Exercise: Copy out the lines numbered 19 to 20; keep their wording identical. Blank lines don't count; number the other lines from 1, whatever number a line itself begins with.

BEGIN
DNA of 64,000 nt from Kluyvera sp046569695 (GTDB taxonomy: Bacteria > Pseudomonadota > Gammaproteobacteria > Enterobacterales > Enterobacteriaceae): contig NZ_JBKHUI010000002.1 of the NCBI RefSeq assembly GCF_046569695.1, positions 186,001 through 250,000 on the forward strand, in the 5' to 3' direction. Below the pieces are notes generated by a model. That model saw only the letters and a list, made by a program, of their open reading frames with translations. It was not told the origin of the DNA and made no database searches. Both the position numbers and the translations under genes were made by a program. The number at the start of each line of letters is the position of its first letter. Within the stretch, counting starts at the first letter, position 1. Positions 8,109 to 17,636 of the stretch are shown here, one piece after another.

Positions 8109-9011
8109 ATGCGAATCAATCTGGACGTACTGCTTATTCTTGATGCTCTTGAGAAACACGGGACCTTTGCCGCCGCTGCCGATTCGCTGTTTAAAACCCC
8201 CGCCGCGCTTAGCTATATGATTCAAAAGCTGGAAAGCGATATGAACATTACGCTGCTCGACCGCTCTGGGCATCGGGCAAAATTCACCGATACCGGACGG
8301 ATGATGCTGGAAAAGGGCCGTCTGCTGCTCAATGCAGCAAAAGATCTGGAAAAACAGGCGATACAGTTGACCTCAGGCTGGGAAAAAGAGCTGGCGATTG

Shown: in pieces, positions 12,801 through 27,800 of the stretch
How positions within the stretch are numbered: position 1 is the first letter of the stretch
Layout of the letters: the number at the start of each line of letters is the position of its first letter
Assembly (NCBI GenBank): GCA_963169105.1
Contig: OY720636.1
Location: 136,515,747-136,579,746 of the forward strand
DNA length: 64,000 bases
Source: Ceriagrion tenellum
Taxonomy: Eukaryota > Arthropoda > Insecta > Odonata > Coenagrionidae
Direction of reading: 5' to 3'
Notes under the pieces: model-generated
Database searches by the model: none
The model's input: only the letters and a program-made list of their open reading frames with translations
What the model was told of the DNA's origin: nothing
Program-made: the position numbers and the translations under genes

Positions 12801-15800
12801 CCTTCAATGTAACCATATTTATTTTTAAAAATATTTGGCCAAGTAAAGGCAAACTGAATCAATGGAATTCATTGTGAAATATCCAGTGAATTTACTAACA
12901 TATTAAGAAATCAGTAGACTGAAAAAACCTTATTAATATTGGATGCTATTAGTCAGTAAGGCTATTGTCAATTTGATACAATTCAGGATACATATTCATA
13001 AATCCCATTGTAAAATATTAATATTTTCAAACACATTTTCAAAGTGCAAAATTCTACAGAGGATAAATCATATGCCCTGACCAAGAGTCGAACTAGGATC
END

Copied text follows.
What the model was told of the DNA's origin: nothing
Program-made: the position numbers and the translations under genes